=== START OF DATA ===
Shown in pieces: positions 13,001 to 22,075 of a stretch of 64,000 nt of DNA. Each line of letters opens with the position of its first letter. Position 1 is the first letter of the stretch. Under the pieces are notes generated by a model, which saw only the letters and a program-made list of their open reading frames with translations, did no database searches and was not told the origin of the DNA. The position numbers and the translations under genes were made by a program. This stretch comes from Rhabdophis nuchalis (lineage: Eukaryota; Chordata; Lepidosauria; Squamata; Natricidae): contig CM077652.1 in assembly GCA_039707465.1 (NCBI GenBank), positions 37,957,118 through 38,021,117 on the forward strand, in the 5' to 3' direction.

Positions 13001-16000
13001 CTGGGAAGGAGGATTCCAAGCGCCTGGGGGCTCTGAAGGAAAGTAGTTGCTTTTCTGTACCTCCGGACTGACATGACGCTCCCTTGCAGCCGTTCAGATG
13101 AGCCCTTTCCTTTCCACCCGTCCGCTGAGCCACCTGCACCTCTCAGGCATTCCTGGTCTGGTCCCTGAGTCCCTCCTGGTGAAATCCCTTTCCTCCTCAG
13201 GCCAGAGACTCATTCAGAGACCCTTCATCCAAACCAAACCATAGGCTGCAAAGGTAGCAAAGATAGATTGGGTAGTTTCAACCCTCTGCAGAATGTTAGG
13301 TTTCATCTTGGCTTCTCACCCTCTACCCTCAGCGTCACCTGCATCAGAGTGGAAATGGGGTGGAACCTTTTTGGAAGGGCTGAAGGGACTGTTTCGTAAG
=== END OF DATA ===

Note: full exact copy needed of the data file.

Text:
Shown in pieces: positions 13,001 to 22,075 of a stretch of 64,000 nt of DNA. Each line of letters opens with the position of its first letter. Position 1 is the first letter of the stretch. Under the pieces are notes generated by a model, which saw only the letters and a program-made list of their open reading frames with translations, did no database searches and was not told the origin of the DNA. The position numbers and the translations under genes were made by a program. This stretch comes from Rhabdophis nuchalis (lineage: Eukaryota; Chordata; Lepidosauria; Squamata; Natricidae): contig CM077652.1 in assembly GCA_039707465.1 (NCBI GenBank), positions 37,957,118 through 38,021,117 on the forward strand, in the 5' to 3' direction.

Positions 13001-16000
13001 CTGGGAAGGAGGATTCCAAGCGCCTGGGGGCTCTGAAGGAAAGTAGTTGCTTTTCTGTACCTCCGGACTGACATGACGCTCCCTTGCAGCCGTTCAGATG
13101 AGCCCTTTCCTTTCCACCCGTCCGCTGAGCCACCTGCACCTCTCAGGCATTCCTGGTCTGGTCCCTGAGTCCCTCCTGGTGAAATCCCTTTCCTCCTCAG
13201 GCCAGAGACTCATTCAGAGACCCTTCATCCAAACCAAACCATAGGCTGCAAAGGTAGCAAAGATAGATTGGGTAGTTTCAACCCTCTGCAGAATGTTAGG
13301 TTTCATCTTGGCTTCTCACCCTCTACCCTCAGCGTCACCTGCATCAGAGTGGAAATGGGGTGGAACCTTTTTGGAAGGGCTGAAGGGACTGTTTCGTAAG